Wendy is single. In "Faith," when the nurses are negotiating a new contract with the hospital, Haleh (Yvonne Freeman) says that the nurses will stand firm as far as their demands for a new contract go. Wendy tells her, "That's easy for you to say. You've got a husband with a job." It seems likely that for much of the time Wendy is working in the ER that she does not have a boyfriend either, at least going by how aggressively she flirts with dance instructor Mickey (Brian Wimmer) in "Last Call."

Wendy is sweet and soft hearted in demeanour, and often comforts patients. In "Make of Two Hearts" she holds a train victim's hand. Unfortunately, the train victim goes into a seizure and crushes her hand. In "Into that Good Night" she stroked the hair of the aforementioned Spanish speaking patient, who had been involved in a car accident. In "John Carter, M.D." it is Wendy who offers to call the parents of a little girl who was hit by car while riding her bicycle. In "Make of Two Hearts" Wendy is sad when she is told the patient who crushed her hand has died. In "The Healers" she admits to having cried when paramedics Shep (Ron Eldard) and Raul (Carlos Gómez) brought in a baby who died. Wendy's concern doesn't just extend to patients, but her co-workers in the ER as well. When Dr. Weaver (Laura Innes) is hit on the head by a falling clock, Wendy's first reaction is to ask, "Are you alright?" Wendy seems to be good with children. In "Chicago Heat" she reads Horton Hears a Who? to Dr. Greene's daughter Rachel. In "Blizzard" she is helping Patrick (Kevin Michael Richardson) entertain a little girl in the ER.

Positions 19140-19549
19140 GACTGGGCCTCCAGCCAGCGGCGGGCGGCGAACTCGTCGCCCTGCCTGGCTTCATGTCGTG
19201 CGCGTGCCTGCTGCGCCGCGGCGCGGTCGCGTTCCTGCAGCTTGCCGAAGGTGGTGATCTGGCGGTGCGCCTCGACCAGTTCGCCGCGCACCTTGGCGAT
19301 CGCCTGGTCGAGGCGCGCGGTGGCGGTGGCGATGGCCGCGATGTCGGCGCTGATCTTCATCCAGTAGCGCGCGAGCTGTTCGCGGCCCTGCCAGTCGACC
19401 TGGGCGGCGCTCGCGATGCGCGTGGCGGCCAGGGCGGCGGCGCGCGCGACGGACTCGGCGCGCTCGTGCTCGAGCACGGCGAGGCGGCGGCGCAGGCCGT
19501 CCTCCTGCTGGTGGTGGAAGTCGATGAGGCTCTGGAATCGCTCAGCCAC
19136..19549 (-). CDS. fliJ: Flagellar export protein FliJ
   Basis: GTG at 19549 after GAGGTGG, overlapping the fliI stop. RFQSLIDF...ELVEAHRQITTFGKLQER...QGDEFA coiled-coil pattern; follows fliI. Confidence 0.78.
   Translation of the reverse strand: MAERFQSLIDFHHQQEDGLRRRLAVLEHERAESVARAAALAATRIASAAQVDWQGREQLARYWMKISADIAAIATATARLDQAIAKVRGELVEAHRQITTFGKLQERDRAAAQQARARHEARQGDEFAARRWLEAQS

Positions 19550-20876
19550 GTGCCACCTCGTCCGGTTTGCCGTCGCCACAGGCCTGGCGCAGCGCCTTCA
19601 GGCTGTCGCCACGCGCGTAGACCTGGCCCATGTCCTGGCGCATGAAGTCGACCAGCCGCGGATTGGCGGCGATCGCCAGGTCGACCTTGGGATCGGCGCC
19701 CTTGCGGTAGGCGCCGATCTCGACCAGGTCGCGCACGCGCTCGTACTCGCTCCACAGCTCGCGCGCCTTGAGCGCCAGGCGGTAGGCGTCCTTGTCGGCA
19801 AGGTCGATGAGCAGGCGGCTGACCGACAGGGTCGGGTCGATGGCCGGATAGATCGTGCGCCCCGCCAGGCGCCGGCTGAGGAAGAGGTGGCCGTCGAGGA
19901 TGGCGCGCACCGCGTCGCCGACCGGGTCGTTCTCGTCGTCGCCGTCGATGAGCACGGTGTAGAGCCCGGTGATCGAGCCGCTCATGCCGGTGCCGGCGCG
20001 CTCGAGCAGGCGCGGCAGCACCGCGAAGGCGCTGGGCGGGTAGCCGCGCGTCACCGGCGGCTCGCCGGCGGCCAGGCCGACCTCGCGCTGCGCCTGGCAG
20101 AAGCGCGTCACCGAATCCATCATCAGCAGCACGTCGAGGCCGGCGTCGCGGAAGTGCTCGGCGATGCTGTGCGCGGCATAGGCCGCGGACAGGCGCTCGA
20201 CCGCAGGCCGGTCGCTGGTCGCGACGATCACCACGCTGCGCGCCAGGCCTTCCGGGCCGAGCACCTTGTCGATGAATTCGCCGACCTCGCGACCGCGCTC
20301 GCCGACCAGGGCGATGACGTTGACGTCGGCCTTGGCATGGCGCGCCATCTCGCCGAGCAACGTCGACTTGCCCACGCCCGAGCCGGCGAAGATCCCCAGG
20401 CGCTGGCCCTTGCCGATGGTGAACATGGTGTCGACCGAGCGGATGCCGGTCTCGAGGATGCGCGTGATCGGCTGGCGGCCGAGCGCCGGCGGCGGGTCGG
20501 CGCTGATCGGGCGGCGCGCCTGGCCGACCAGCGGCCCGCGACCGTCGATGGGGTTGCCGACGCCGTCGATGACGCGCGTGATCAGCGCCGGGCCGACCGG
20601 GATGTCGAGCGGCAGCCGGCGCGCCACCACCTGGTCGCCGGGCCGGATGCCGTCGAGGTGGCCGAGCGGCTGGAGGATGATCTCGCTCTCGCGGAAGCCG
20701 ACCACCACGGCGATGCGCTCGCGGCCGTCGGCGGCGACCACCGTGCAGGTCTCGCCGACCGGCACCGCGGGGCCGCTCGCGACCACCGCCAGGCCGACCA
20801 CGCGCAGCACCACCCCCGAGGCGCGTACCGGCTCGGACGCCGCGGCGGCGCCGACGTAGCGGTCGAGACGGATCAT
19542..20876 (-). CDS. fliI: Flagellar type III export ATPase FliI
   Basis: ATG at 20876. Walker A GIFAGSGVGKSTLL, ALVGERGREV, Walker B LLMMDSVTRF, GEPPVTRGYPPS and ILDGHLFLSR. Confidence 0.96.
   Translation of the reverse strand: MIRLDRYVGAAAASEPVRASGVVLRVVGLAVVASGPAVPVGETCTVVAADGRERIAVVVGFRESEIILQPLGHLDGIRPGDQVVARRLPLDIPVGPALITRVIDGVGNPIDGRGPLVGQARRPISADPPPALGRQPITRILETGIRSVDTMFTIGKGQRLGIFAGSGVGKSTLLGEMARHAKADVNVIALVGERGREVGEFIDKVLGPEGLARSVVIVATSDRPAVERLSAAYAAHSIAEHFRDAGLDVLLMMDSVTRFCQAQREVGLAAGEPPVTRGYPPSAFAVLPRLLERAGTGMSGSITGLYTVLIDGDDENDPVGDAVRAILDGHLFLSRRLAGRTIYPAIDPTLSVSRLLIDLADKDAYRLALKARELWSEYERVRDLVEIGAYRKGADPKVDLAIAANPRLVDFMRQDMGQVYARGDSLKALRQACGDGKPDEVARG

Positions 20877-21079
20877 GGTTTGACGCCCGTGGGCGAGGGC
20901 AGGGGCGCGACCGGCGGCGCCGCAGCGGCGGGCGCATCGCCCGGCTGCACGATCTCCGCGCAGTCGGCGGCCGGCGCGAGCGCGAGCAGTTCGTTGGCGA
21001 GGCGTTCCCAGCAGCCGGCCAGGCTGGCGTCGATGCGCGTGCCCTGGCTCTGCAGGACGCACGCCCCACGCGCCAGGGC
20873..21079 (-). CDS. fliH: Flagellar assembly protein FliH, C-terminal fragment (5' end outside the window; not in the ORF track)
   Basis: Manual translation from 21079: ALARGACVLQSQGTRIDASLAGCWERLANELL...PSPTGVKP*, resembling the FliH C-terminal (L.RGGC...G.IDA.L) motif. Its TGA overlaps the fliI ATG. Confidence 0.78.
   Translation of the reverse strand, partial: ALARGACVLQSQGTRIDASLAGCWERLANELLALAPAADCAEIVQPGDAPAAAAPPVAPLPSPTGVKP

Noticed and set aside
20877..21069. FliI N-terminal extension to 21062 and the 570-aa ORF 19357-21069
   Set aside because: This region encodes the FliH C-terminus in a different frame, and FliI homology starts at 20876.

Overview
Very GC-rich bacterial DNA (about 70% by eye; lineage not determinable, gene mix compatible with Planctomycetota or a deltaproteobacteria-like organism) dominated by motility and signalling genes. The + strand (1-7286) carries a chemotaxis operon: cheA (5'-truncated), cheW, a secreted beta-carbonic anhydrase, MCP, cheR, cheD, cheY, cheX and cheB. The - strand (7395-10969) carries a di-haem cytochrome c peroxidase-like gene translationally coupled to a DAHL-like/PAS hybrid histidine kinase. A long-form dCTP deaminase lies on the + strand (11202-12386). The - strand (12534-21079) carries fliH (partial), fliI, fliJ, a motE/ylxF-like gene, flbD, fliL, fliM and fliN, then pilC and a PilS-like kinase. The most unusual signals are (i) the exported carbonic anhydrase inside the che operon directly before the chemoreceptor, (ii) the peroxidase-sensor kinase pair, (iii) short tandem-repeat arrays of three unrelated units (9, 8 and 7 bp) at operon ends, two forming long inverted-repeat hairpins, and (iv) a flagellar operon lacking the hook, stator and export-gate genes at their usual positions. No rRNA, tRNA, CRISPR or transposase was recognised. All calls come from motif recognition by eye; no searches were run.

While Wendy is sweet and soft hearted, she does have a temper. As mentioned above, in "Make of Two Hearts," she complains about having to decorate the ER. Later in "Make of Two Hearts," she snaps at medical Deb Chen (Ming-Na Wen), who is high on acid, for not recognizing her when Deb is there to put a cast on her broken hand. In "House of Cards" she yells at medical student Deb Chen (Ming-Na Wen) when Deb attempts putting a central line into a patient's chest all by herself. In "No Brain, No Gain" Wendy shouts at Jerry and E-Ray (Charles Noland) when the two of them claim an MRI has somehow reversed E-Ray's polarity. 

While viewers are never told about any friends Wendy might have outside the ER, she appears to be close to many of her fellow employees in the ER. This is particularly true of her fellow nurses. In "Baby Shower" she brings a gigantic box containing a gift to a baby shower held at Doc Magoo's for Connie (Connie Oligaro). In "Welcome Back, Carter" Chuny (Laura Cerón) shows Wendy pictures of her riding a jet ski (presumably the photos were from Chuny's vacation). In  "Who's Appy Now?" Chuny and Wendy gossip about Dr. Greene in a mixture of English and Spanish. Wendy also appears to be particularly close to desk clerk Jerry, who sometimes involves her in his various schemes. In "Make of Two Hearts," when Wendy complains to Jerry about having to decorate the ER, he asks, "Can I help?" In "No Brain, No Gain," an anthropologist doing a comparison study on the mating rituals of birds and humans thinks Wendy and Jerry are flirting, although given she later yells at Jerry it seems likely the anthropologist mistook two friends joking around for flirting. At the very least, Wendy treats Jerry very differently from Mickey in "Last Call," in whom she was obviously interested. In "Calling Dr. Hathaway" Wendy helps Jerry put out live traps to catch the genetically engineered mouse and thus get a hefty financial reward.